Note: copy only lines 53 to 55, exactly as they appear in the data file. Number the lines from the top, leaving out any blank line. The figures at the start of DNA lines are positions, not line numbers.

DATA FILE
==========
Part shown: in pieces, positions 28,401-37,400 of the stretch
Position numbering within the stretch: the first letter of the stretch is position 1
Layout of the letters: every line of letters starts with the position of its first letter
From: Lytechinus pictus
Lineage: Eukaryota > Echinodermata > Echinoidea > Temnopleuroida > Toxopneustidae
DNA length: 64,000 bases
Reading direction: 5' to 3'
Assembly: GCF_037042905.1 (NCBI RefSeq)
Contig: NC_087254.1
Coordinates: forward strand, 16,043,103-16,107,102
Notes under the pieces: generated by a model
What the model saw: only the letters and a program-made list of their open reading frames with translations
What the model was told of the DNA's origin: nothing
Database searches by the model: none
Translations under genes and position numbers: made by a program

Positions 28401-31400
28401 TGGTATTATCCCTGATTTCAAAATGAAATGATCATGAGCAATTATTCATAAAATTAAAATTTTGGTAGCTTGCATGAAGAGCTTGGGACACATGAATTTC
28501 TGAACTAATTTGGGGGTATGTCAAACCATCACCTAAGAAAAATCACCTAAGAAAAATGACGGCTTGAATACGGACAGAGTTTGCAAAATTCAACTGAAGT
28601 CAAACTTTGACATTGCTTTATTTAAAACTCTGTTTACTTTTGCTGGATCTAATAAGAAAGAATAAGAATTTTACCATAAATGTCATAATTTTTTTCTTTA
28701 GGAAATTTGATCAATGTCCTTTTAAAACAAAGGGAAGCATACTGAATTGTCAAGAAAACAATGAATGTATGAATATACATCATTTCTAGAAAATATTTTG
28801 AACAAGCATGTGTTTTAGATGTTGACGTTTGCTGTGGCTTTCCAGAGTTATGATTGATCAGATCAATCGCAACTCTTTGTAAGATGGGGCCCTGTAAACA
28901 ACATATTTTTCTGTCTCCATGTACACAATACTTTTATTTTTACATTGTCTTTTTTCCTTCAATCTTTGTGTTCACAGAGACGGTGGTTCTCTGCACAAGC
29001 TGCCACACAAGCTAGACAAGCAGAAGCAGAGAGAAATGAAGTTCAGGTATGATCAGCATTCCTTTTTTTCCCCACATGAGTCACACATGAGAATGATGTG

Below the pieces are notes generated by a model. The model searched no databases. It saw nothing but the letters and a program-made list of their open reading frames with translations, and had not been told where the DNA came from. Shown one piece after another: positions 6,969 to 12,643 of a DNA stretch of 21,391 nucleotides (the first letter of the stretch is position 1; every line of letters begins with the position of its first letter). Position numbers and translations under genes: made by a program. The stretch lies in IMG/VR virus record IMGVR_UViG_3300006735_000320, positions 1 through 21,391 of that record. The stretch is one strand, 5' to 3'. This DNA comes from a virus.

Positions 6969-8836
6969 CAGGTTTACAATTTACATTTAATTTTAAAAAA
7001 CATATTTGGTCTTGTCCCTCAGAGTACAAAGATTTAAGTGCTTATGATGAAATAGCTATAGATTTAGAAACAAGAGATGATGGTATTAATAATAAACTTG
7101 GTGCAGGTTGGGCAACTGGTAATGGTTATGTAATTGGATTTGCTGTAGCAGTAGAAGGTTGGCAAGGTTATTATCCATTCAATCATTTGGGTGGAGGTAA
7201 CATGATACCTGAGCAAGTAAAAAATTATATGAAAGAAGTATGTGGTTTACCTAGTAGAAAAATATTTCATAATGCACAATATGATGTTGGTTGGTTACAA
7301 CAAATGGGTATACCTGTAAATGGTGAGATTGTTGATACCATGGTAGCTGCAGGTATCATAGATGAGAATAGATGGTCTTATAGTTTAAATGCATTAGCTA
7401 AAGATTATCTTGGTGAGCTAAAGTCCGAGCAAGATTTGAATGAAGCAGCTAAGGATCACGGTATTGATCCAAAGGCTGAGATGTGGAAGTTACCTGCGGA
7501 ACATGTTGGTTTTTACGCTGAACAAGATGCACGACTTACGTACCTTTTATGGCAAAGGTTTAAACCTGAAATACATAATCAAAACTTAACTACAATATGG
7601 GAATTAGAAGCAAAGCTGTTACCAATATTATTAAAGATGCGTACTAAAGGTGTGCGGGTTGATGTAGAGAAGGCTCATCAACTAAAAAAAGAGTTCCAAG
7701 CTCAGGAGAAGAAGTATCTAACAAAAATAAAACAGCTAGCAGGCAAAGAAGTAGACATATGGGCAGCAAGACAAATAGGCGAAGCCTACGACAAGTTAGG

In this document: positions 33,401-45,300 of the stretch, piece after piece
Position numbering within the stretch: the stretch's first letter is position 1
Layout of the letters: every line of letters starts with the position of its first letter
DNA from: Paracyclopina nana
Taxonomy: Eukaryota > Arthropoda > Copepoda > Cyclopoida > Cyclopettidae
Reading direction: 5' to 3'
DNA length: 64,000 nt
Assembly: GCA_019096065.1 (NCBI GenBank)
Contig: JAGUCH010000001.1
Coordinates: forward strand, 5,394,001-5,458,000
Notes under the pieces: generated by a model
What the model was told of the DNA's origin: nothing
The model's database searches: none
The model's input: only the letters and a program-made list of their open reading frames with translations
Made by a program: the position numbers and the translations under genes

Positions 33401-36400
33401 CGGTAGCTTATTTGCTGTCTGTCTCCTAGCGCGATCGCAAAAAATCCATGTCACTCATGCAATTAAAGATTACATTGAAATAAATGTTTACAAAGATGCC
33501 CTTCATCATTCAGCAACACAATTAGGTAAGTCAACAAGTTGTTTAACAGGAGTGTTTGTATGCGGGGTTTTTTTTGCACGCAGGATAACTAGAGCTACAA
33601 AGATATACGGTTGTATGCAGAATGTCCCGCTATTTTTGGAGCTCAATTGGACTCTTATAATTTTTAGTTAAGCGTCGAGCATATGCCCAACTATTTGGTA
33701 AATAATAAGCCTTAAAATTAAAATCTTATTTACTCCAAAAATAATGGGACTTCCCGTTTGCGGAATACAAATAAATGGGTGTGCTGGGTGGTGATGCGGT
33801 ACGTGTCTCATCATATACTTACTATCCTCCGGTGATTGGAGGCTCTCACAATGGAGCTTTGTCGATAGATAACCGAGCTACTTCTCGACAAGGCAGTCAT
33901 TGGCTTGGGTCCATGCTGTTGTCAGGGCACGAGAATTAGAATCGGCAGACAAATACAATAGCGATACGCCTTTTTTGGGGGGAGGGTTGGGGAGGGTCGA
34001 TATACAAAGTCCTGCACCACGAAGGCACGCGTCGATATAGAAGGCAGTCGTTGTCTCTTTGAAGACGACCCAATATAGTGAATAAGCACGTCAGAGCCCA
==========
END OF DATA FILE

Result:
33601 AGATATACGGTTGTATGCAGAATGTCCCGCTATTTTTGGAGCTCAATTGGACTCTTATAATTTTTAGTTAAGCGTCGAGCATATGCCCAACTATTTGGTA
33701 AATAATAAGCCTTAAAATTAAAATCTTATTTACTCCAAAAATAATGGGACTTCCCGTTTGCGGAATACAAATAAATGGGTGTGCTGGGTGGTGATGCGGT
33801 ACGTGTCTCATCATATACTTACTATCCTCCGGTGATTGGAGGCTCTCACAATGGAGCTTTGTCGATAGATAACCGAGCTACTTCTCGACAAGGCAGTCAT